“Car manufacturers are misleading investors by significantly underestimating the total distance traveled and fuel consumption of cars, representing a ‘ticking carbon bomb’ for asset managers,” says the NGO Transport & Environment.
The results of a new report issued by the organization show that carmakers’ global emissions are, on average, 50% higher than what they report, with Hyundai-Kia and BMW underreporting emissions by as much as 115% and 80%, respectively.
With obligatory scope 3 (lifetime) emissions disclosure set to be introduced in 2023, asset managers with exposure to carbon-intensive carmakers face a “ticking carbon bomb”, says T&E.
In 2023, the EU will require financial institutions to disclose their scope 3 emissions. Greenhouse gas emissions are categorized into three groups (Scopes) by the most widely-used international accounting tool, the Greenhouse Gas (GHG) Protocol.
Scope 1 covers direct emissions from owned or controlled sources. Scope 2 covers indirect emissions from the generation of purchased electricity, steam, heating, and cooling consumed by the reporting company. Scope 3 includes all other indirect emissions that occur in a company’s value chain.
The new requirement will hit asset managers with exposure to carmakers hard. Unlike manufacturers of furniture or mobile phones, the vast majority (some 98%) of a car company’s emissions come under scope 3, primarily the use of their cars.
T&E’s analysis shows that carmakers’ already high scope 3 emissions are likely far larger than officially reported. Luca Bonaccorsi, director of sustainable finance at T&E, said: “For green investing to be effective, we need accurate data. Unfortunately, carmakers are trying to pull the wool over investors’ eyes by underreporting the lifetime emissions of their cars. This makes a mockery of carmakers’ green claims.”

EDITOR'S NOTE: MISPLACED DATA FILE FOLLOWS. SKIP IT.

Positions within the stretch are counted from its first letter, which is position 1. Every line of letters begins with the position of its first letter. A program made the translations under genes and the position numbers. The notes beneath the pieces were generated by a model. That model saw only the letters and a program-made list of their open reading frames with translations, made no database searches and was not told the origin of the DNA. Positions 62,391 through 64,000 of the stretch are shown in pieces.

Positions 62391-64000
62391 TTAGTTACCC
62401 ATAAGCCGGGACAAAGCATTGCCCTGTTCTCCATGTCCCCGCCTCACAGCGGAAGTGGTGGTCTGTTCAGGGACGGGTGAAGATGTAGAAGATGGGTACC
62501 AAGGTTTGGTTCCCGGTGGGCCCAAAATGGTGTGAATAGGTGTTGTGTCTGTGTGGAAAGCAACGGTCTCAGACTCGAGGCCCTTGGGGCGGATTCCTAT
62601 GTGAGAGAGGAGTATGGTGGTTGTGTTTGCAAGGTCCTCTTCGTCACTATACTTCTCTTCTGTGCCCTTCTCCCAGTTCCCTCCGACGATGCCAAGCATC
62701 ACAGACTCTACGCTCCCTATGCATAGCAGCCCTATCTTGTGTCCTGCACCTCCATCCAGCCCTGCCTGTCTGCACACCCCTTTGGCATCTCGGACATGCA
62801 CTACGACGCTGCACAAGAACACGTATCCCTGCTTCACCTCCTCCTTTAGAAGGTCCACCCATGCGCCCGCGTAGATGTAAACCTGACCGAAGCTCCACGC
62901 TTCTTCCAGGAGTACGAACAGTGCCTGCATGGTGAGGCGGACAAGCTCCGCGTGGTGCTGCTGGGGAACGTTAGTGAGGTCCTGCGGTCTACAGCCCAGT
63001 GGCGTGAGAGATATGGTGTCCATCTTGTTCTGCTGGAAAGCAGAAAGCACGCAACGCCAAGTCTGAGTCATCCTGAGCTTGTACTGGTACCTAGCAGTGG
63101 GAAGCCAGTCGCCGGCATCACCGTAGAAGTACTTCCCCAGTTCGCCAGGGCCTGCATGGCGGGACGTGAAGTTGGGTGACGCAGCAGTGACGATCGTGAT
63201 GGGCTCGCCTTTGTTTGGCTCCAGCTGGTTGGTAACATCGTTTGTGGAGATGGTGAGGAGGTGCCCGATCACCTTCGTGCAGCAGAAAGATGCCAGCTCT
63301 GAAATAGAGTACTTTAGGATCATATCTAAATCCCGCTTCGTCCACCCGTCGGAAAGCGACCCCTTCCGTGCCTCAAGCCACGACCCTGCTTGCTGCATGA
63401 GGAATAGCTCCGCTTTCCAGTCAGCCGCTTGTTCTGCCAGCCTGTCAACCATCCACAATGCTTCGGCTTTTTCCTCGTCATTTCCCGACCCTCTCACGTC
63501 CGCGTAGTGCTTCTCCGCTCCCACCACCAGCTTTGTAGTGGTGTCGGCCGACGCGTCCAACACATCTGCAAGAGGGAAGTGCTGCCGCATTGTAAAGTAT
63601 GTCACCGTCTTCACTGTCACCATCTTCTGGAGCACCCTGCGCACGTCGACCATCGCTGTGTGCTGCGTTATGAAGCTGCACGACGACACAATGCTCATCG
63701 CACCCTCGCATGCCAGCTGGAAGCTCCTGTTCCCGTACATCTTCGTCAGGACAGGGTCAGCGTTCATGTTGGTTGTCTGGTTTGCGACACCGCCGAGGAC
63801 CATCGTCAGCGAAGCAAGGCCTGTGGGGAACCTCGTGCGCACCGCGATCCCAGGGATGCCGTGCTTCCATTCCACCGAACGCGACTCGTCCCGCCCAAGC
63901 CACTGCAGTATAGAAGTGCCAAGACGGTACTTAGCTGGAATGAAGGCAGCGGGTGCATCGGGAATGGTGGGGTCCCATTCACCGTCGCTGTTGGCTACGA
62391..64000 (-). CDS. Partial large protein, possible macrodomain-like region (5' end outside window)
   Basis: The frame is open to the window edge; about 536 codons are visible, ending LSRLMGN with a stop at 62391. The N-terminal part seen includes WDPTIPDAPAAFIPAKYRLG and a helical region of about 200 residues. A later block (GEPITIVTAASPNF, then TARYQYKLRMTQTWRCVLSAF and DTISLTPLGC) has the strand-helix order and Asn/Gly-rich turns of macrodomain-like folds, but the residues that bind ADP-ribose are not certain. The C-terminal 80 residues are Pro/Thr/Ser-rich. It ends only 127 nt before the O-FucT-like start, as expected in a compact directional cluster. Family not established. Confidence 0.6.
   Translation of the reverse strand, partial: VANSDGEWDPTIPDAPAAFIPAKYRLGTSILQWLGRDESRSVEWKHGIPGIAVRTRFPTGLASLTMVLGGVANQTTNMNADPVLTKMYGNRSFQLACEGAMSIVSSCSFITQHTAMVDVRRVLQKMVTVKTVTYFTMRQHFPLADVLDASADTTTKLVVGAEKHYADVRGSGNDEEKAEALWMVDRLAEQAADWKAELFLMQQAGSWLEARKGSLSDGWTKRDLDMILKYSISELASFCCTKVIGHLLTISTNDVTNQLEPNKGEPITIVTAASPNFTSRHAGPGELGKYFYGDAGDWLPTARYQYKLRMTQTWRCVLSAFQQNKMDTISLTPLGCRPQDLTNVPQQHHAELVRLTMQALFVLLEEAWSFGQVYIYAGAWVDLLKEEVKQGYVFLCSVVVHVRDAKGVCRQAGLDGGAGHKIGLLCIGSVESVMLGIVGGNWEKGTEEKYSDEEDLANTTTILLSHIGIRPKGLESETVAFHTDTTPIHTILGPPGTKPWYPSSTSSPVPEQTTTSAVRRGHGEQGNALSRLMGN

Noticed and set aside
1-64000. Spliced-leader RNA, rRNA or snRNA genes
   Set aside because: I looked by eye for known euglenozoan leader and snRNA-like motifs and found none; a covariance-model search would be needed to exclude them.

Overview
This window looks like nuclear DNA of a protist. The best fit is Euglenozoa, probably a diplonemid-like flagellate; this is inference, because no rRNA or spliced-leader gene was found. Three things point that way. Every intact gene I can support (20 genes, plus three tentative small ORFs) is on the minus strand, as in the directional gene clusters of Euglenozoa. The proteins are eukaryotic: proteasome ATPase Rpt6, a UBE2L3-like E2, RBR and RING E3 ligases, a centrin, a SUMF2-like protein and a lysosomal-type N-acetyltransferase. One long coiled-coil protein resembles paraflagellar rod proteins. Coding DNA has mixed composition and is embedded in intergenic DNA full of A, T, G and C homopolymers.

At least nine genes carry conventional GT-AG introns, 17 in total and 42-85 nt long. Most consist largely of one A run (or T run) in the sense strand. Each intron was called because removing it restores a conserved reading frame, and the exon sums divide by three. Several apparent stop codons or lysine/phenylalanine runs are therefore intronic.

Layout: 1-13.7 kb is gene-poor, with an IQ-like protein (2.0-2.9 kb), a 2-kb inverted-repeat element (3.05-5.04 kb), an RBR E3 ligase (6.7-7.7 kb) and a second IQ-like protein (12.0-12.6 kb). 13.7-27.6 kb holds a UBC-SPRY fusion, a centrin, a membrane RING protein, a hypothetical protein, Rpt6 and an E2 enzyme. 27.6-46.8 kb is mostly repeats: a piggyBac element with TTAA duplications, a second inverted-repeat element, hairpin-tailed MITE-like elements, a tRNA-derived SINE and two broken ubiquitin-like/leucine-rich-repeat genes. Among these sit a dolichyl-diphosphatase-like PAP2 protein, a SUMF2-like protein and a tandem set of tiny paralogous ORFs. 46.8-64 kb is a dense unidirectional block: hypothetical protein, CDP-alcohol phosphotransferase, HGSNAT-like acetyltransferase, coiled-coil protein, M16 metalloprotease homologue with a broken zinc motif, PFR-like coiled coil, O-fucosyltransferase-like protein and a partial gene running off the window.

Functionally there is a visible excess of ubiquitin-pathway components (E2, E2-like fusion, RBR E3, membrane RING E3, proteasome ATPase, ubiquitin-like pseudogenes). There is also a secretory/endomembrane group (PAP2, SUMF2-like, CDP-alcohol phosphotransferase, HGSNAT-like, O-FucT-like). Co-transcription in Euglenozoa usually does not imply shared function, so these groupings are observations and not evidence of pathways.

Carmakers base their total reported emissions on several factors, such as the average size of the vehicles, where the cars are driven, and the lifespan of vehicles. Carmakers, on the whole, have used selective data to reach a lower figure. Specifically, the WLTP consumption figures and the estimated lifespan of the cars are targeted by T&E.
Toyota, for example, bases the lifetime average emissions of its vehicles on 100 000 kilometers, and that’s scarcely believable, says T&E. On the other hand, the WLTP-based emissions are still based on laboratory measurements and are still far from reality, T&E claims.
With 45,2 tons of CO2 emitted per sold car, the car manufacturers underestimate the emissions by 50%, says T&E. It should be 68,2 tons of CO2, taking into account real driving emissions and a lifetime of several 100 000 kilometers. According to T&E, car manufacturers like Hyundai, BMW, or Stellantis are those where emissions are most underestimated.
By the end of 2022, Morningstar, a US-based financial firm, estimates that some 50% of all new financial products sold will be environmental, social, and governance (ESG) based. However, ESG ratings fail to capture the companies’ true climate impact, says T&E.
Despite CO2 emissions being the most important environmental indicators, they represent less than 1% of the ESG rating for S&P and MSCI, two of the world’s leading ESG indexes. T&E calls on the EU to regulate and harmonize the methodology for ESG ratings to ensure consistent and transparent data reporting.
The results of the new T&E report show that car companies, from an investment perspective, are almost as carbon-intensive as the oil industry. At today’s prices, €1 million invested in an average of oil giants Exxon Mobil, BP, and Shell finances around 5 000 tons of CO2 equivalent (CO2e).
The same amount finances more than 4 500 t CO2e in the car sector. In some cases, the carbon intensity of carmakers is significantly higher: nearly 10 000 tons if invested in Renault-Nissan-Mitsubishi and 7 000 tons for Honda, according to carmakers’ own reporting.
Luca Bonaccorsi concludes: “According to official disclosures, a euro invested in a car company finances virtually the same amount of carbon as a euro in an oil company. This should be a wake-up call for the financial industry. Asset managers wanting to avoid a ticking carbon bomb will have to start ditching carmakers that continue to sell polluting cars.”
According to Mathieu Maurin of Iceberg Datalab, a source for extra-financial data on companies, there is “a serious gap of at least 20% between the data published by the car companies and their own data.”
Nevertheless, Maurin notes that “the car companies actually publish data and are fairly transparent about their calculations. That’s in big contrast with other sectors like the agri-food industry.”